“Executive orders have immediate impact when they are focused; this one is sweeping, so its impact will be felt across many different debates in Congress, in regulatory agencies and courtrooms and across numerous industries,” Bhaskar Chakravorti, dean of global business at the Fletcher School at Tufts University, told MarketWatch.
The wave of antitrust sentiment against tech has been building steadily for years amid market dominance in search, ad tech, and app stores, Garofalo said — from Facebook’s entanglement in the Cambridge Analytica data debacle, to Amazon’s “brazenness” in awarding its HQ2 campus, to the “obscene power” of every major tech company during the pandemic.
“The pandemic, in particular, got the attention of lawmakers whose states give massive subsidies to help tech companies build out their businesses with data centers and warehouses,” he said.
Apple’s Epic challenge
Apple, whose App Store draws similar anticompetitive comparisons to Play Store, is awaiting a federal judge’s decision later this year in Epic’s antitrust claim. Epic has also sued Google in a case that could go to court in 2022. Apple faces charges in the Epic case around its 30% commission fee to many developers, and its competitive policies.
Epic vs. Apple: The (predicted) verdict is in
The meat of the complaint sounds similar to the lawsuit filed against Google, which is being led by the attorney general of North Carolina, the home state of Epic Games. North Carolina AG Stein said the latest lawsuit against Google stems from an antitrust investigation that began in September 2019 over its search monopoly. When asked directly about similar charges against Apple, a spokeswoman for Stein said he will “continue to closely monitor the conduct of powerful tech companies in the marketplace, and will take appropriate action if they do not comply with federal or state antitrust laws.”
Bills in several states, including Arizona, New York, Illinois, Massachusetts, Georgia and North Dakota, would prevent Apple and Google from forcing developers to use the platforms’ payment systems. Some of the bills are backed by the Coalition for App Fairness, a nonprofit organization founded by Epic Games, Spotify Technology
Apple did score a victory in court last Friday. A federal judge in Delaware dismissed Blix Inc.’s lawsuit that claimed Apple harmed competition in the mobile operating system market by requiring developers to offer an Apple-specific login function. Blix plans to appeal.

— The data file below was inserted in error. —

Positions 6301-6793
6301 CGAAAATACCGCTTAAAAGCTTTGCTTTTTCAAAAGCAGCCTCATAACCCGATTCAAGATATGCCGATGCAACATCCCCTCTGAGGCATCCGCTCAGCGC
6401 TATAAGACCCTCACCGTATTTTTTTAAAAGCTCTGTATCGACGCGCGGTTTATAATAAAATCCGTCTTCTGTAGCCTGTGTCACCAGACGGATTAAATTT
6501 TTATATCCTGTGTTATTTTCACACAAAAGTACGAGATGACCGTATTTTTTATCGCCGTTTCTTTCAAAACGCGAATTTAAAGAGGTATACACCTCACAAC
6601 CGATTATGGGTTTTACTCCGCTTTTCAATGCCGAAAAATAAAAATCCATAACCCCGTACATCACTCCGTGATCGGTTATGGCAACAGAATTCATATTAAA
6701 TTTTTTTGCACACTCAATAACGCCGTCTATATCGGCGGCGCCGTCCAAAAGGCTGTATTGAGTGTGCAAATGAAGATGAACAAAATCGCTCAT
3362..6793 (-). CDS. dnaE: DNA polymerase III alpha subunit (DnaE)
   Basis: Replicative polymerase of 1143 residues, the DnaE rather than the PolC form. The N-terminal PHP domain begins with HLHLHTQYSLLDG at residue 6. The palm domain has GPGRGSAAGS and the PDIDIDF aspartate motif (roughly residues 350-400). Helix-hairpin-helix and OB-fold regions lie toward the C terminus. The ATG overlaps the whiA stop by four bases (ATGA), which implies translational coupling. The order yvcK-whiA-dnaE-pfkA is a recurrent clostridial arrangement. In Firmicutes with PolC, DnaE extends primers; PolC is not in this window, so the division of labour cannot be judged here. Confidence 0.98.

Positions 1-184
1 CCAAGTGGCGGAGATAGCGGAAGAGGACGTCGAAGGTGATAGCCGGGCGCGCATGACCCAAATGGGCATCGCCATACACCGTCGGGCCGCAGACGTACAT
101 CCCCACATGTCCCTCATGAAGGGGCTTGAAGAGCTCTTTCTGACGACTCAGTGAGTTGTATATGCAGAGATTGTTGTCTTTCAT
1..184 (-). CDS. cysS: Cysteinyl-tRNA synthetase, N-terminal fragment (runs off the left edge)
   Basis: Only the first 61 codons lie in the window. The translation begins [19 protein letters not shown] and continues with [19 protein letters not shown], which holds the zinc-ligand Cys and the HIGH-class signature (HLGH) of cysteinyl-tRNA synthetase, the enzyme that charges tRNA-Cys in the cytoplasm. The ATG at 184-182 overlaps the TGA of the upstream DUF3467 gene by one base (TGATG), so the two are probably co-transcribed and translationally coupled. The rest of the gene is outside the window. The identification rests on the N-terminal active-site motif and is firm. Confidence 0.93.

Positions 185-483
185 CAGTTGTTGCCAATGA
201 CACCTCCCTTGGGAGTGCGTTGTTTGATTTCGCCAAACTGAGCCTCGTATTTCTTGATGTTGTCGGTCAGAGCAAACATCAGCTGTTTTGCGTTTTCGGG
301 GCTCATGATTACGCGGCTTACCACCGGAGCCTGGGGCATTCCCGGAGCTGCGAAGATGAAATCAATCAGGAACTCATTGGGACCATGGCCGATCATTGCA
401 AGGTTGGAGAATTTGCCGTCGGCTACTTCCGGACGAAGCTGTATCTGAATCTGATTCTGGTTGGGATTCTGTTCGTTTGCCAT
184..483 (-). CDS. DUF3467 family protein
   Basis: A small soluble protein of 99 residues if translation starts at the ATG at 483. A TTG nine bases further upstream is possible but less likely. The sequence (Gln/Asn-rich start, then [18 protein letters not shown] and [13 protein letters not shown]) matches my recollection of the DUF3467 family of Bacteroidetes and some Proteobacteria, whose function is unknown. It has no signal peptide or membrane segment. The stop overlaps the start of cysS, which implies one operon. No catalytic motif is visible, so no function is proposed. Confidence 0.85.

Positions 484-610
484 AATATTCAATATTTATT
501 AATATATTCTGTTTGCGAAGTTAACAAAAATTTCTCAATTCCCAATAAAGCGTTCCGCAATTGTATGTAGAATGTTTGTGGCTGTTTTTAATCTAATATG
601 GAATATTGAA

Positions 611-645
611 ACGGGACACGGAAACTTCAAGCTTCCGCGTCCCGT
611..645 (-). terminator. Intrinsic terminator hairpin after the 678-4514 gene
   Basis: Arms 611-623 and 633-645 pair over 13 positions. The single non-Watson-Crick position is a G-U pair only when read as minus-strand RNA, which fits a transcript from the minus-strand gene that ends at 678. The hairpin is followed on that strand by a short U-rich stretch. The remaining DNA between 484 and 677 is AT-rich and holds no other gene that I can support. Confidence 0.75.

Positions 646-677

Facebook is far from home free
Facebook appeared to be in the clear after a recent victory in federal court against the FTC, but one line in Judge James E. Boasberg’s decision that dismissed the FTC suit should cause pause.
“The agency is on firmer ground in scrutinizing the acquisitions of Instagram and WhatsApp,” Boasberg wrote in his decision. “The Court rejects Facebook’s argument that the FTC lacks authority to seek injunctive relief against those purchases.”
“The judge ruled that the FTC claims were right. If I were Facebook, I wouldn’t be particularly happy with this ruling,” Garofalo said.
A portion of Biden’s executive order challenges older mergers, prompting the Justice Department and FTC to announce they will consider revisions to merger guidelines.
“Over the past 10 years, the largest tech platforms have acquired hundreds of companies — including alleged ‘killer acquisitions’ meant to shut down a potential competitive threat,” the White House said in a fact sheet. “Too often, federal agencies have not blocked, conditioned, or, in some cases, meaningfully examined these acquisitions.”
The FTC has 30 days to revise its lawsuit challenging Facebook’s deals with Instagram and WhatsApp, enough time to sharpen its argument, said Alden Abbott, a senior research fellow at the Mercatus Center at George Mason University who was general counsel of the FTC until January.
Keller and his law firm, meanwhile, filed a class-action suit in federal court in Northern California last year, alleging Facebook’s attempts to monopolize the social network market.
“Facebook consistently and intentionally deceived consumers about the data-privacy protections it provided to its users,” the suit claims. “Facebook exploited the rich data it deceptively extracted from its users to identify nascent competitors and then ‘acquire, copy, or kill’ these firms.”
FTC hones in on Amazon
Amazon has largely escaped the scrutiny of federal regulators. But if the FTC does decide to deepen its probe of Amazon’s proposed $8.5 billion acquisition of MGM, it is likely to take months.
The FTC’s Khan has a history of questioning Amazon’s business practices. Her paper on the company’s “antitrust paradox” established Khan’s credentials as a leading expert on the topic.
Meanwhile, the agency is separately investigating Amazon’s business practices.
Amazon last month filed a 25-page motion with the FTC, seeking recusal of Khan from ongoing antitrust probes of the e-commerce giant. The company cited Khan’s past criticisms of the company’s power, including it is “guilty of antitrust violations and should be broken up.”
“Amazon should be scrutinized along with all large organizations. However, even large companies have the right to an impartial investigation,” Amazon spokesman Jack Evans told CNBC. “Chair Khan’s body of work and public statements demonstrate that she has prejudged the outcome of matters the FTC may examine during her term and, under established law, preclude her from participating in such matters.”